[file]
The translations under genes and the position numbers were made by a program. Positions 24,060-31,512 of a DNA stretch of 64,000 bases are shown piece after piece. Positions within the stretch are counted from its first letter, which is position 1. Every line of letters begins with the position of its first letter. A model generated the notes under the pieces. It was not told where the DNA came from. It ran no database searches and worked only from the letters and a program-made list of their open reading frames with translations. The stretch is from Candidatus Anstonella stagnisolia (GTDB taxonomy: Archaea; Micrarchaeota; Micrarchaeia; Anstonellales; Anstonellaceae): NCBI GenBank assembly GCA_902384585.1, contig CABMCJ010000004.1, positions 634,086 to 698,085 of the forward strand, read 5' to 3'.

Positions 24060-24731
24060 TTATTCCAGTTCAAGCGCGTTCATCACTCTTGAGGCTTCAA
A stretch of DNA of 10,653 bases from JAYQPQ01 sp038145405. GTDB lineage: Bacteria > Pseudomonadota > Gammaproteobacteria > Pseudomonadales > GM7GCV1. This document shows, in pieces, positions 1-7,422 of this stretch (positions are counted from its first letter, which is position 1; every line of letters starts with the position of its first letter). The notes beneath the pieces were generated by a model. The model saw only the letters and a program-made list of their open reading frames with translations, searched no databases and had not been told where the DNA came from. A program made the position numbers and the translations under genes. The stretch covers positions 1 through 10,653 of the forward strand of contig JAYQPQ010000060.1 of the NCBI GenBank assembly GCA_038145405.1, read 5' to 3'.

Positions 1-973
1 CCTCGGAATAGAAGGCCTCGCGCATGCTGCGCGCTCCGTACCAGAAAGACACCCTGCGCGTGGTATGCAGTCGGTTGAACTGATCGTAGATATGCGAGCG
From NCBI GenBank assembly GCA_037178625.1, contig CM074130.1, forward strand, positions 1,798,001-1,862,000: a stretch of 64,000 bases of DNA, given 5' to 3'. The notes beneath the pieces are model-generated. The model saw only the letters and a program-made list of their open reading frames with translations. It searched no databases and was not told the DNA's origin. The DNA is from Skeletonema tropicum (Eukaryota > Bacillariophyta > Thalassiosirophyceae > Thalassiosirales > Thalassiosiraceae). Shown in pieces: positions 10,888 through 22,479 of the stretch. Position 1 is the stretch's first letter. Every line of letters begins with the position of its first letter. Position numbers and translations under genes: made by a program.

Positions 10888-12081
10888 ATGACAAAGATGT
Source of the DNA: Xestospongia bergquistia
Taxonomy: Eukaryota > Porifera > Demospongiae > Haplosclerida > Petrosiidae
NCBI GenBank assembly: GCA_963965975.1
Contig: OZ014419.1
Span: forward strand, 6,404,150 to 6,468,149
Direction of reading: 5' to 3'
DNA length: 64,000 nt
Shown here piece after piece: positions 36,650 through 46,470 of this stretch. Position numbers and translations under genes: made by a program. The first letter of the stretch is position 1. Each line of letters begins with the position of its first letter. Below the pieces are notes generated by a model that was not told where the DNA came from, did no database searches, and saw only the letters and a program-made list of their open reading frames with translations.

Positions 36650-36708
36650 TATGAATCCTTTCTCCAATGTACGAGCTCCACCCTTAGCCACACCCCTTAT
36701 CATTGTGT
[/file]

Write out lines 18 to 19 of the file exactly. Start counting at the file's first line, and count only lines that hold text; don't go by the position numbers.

Positions 36650-36708
36650 TATGAATCCTTTCTCCAATGTACGAGCTCCACCCTTAGCCACACCCCTTAT